Words for St Mary’s Whitkirk on Ash Wednesday
Ash…so what’s that all about then?
Our prayer book tells us ashes are an ancient sign of penitence…of being sorry for what we’ve done wrong. In popular culture they are perhaps a little more.
“All his dreams were reduced to dust and ashes”, we might say…after a business goes bust…or a relationship fails. With the extreme weather effects of global warming we have seen it more literally…entire towns reduced to dust and ashes by wild fires. And we see householders – grateful to be alive, but looking in despair on the ashes of their homes, trying to find the energy to start again.
So what has that to do with us at the start of Lent?
Well our ashes are fairly tame – they come in a little pot, as part of a religious ritual. And we’ve just heard in our readings the dangers of rituals…of sacrifices, prayers, fasting…how they can become empty. How there’s always the danger of the ritual becoming the end in itself…rather than something to bring us closer to God.
Isaiah shows the people asking God “why do we fast but you don’t see? Why humble ourselves and you don’t notice?” ‘What’s the point’, they seem to ask, ‘if we don’t get something back?’ As if rituals can buy God’s favour.
And in the gospel, Jesus sees people flaunting their religious practices…hoping other people will notice and admire them. Hoping to buy a good reputation perhaps.
Isaiah condemns the hypocrisy of people who fast and make sacrifices, whilst still oppressing the poor. But I don’t think that means we should dump the rituals until we get our lives sorted – I know that I’m much more mindful of the needs of others when I’m most connected to God. So perhaps it’s the other way around. Perhaps focusing on how rituals can build our relationship with God might then help us to live better lives.
And in a bizarre way, this Ash Wednesday tradition helps us to avoid that hypocrisy. Tonight’s ash is the burnt remains of the palms we waved on Palm Sunday. Palm Sunday, the ultimate reminder of how empty our praise can be…the same crowds who waved those palms, 3 days later were calling for Jesus’ crucifixion.
The ash on our forehead isn’t just a reminder of death and sin, but of how rituals can become empty of meaning. It takes the memory of last year’s joyful celebration and literally rubs our faces in it. It’s a tangible reminder of how palm waving…or any other tradition…means nothing if it doesn’t open us up to God.
We have 40 days to repent and examine our lives – perhaps tonight is about dwelling with the ash. The mess on our foreheads that says it’s not about what we do – it’s about God’s grace. The gritty black cross that asks whether parts of our weekly sacrifice need to be reduced to dust and ashes.
Tonight, as we do weekly, as Jesus told us to, we’ll share bread and wine. We’ll use familiar, beautiful prayers and actions…but with familiarity there is always danger.
Shortly before my priesting, I had a chat with Lawrie Peat about the terrifying and wonderful prospect of presiding at the Eucharist.
One of the many wise things he said, was the day presiding stops being an awesome privilege and responsibility is the day you should stop presiding.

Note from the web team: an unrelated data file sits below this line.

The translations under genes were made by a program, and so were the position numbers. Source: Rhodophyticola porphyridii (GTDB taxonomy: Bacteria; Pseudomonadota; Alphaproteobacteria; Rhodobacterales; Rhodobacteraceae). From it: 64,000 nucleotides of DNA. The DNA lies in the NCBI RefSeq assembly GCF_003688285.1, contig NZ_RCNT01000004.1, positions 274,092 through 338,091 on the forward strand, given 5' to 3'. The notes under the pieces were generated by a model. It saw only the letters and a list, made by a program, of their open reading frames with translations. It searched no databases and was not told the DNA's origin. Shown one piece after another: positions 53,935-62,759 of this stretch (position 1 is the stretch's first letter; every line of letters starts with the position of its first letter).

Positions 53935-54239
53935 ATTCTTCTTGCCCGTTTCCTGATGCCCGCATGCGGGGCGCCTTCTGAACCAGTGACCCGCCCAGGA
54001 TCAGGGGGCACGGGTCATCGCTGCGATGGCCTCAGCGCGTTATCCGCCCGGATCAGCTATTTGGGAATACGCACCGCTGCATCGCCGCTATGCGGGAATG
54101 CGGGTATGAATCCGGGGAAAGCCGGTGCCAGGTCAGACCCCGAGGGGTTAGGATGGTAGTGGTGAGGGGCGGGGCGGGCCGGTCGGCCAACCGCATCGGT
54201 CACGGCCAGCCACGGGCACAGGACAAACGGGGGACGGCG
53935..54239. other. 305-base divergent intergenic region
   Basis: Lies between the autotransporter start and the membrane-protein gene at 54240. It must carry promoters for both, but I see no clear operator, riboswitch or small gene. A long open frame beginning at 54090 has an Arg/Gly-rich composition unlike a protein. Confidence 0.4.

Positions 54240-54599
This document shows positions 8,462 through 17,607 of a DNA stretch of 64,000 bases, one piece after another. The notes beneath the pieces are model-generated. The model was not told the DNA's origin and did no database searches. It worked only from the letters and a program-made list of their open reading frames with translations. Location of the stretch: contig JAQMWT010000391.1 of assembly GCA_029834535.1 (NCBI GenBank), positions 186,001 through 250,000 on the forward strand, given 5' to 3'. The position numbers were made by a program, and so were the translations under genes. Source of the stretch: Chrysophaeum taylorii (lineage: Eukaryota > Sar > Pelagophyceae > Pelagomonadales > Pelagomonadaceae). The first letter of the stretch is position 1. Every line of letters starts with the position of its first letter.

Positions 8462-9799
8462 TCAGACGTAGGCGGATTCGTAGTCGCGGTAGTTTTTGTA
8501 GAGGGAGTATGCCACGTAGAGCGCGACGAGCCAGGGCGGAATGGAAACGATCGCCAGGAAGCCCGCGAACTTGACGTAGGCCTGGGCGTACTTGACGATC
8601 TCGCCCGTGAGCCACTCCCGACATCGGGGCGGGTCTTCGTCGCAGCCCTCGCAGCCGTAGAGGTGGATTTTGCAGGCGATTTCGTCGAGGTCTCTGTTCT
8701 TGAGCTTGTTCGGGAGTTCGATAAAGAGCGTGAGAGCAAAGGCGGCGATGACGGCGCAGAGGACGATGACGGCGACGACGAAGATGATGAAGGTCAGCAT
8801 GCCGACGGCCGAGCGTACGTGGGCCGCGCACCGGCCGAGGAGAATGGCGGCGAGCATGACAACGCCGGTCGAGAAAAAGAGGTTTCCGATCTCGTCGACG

And exactly the same is true for all of us. That morsel of bread put into our hands, that blessing, is the most precious gift we can ever receive…do we always remember that?
Of course some days we come feeling ill, distracted, annoyed or upset by someone or something…we can’t make ourselves feel ‘holy’ or ‘pious’…but that is the point of the ritual. It’s there to bring us closer to God, or there’s no point in it.
So first we remind ourselves that we meet in the name of God – Father, Son and Holy Spirit…that we stand on holy ground.
Together we confess our sins – accepting that we are no better than the person next to us – accepting that God really and truly forgives us all.
The word of God is proclaimed and discussed…and we have the chance to really listen for what God might be saying to us.
We sing…a chance to forget about whether we like the tune…what our voices sound like…and just to praise God in a different way.
We hear again the story of Jesus’ passion, and his invitation…we come to his table…do we come expectantly?
Perhaps tonight is the time to think about what we do each week…maybe to notice some bad habits we’ve fallen into.
And there’s another way ash has spoken to me this week. The idea of burning last year’s Palm crosses sounds wonderfully simple. But…
…first you have to undo them and cut them up – not an easy task in itself. Then they have to be heated to a very high temperature, then mashed up, then mixed with a bit of water or oil to get them to smudge properly…
This being Whitkirk – someone did that for me…but it’s a good reminder that it’s hard to reduce bad habits to dust and ashes, to make our rituals authentic. It means deliberately looking for times when we go onto autopilot, or focus too much on getting it right…or whether others are getting it right. Perhaps it means praying more and chatting less before the service.
Whatever it entails – we have to be willing to see our habits reduced to dust and ashes. But the good news is that ash makes great fertilizer. If we try burning up anything that gets in the way of encountering God…we leave perfect conditions for something new to grow.
As Richard Giles describes…when we get it right…at least occasionally we find ourselves ‘standing at the gate of heaven, handling holy things, and touching the eternal mystery.’
…worth reducing a few things to ashes.